So my question to Mr. Snowden would be, “Why did you make this statement about conditions that you know are clearly impossible?”
To encourage people to realize/(think about why) these conditions are clearly impossible?
My question for everyone that feels that’s an acceptable reality, not just a likely one, is why not expect better, demand better of our country for treating people this way in the criminal justice system?
Not saying you seem to be cool with it, I get what you mean, I’m just tired of resigning myself to that outcome as a standard accepted reality
There’s not much you can do about what other people believe, the “accepted” part of “accepted reality”. I don’t think there is much evidence of the “reality” part, that an extremely high-profile white American citizen will be subject to this kind of extreme rendition.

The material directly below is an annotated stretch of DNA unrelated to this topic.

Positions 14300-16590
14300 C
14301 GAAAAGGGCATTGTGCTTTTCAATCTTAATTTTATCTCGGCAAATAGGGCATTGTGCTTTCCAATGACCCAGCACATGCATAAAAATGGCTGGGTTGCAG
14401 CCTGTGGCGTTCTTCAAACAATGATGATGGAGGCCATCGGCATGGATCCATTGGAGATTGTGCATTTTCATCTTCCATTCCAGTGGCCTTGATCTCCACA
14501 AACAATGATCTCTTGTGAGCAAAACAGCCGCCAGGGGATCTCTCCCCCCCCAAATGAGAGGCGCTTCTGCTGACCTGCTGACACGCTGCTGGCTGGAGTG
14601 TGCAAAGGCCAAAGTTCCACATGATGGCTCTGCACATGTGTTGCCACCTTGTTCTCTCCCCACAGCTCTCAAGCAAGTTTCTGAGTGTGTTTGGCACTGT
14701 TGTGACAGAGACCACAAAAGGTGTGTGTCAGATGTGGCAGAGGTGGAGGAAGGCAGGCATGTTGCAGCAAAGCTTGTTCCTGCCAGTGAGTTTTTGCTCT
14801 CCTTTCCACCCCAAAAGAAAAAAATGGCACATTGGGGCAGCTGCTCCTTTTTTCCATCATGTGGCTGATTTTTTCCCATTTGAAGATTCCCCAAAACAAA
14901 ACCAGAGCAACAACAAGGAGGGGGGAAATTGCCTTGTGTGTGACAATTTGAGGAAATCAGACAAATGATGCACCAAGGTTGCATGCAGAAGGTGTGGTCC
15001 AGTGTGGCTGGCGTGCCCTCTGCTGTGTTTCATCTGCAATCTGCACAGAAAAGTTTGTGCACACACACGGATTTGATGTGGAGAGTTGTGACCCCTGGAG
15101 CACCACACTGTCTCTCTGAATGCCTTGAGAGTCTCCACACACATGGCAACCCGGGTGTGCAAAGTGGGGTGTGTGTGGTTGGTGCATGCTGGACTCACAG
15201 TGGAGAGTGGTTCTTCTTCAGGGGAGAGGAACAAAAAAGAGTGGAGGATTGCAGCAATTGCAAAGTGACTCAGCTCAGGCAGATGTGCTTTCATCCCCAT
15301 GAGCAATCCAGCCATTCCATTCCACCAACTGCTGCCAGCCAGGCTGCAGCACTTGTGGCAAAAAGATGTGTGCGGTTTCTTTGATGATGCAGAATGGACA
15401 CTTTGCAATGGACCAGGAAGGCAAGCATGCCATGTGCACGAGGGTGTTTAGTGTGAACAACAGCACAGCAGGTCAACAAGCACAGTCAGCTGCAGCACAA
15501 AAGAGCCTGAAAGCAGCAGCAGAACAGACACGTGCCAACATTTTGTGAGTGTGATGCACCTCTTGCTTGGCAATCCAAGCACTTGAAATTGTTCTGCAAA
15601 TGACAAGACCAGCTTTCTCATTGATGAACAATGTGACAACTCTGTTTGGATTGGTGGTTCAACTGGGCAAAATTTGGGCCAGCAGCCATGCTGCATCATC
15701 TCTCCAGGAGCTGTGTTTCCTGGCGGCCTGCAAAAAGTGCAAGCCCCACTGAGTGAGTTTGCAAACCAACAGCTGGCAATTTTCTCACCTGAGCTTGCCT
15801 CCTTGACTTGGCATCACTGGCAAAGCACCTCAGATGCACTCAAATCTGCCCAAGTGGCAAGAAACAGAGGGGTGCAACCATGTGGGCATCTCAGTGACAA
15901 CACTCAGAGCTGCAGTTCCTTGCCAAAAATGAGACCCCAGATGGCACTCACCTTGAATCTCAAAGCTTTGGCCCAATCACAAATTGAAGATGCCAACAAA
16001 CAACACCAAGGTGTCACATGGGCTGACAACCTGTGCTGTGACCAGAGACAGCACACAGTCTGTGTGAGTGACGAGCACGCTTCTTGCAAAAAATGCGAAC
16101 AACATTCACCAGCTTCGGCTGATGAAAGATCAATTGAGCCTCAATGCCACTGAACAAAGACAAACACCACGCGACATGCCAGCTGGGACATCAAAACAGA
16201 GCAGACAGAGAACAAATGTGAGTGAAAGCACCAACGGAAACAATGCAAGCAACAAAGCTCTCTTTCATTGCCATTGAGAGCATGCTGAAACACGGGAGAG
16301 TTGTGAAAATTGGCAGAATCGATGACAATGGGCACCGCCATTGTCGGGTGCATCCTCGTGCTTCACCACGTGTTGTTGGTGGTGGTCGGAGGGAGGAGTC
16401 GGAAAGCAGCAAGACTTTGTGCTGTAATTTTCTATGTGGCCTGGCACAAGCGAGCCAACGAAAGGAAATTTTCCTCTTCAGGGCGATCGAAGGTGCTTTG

It is pretty likely that he would be found guilty, since he probably is guilty of the things he’s charged with, however one feels about those laws. It is also likely that the current administration won’t pardon him. However, the best guess as to what would happen is that he would suffer roughly the same fate as Reality Winner, who was sentenced to five years in prison, the longest ever sentence given by a federal court for this kind of espionage. Possibly Snowden has calculated that 5 years in prison followed by some degree of freedom in the US is preferable to a lifetime of exile in Russia.
Yeah, Ed, about that…
The US gov’t will never agree to have a public trial b/c that would expose the illegality of what they are doing.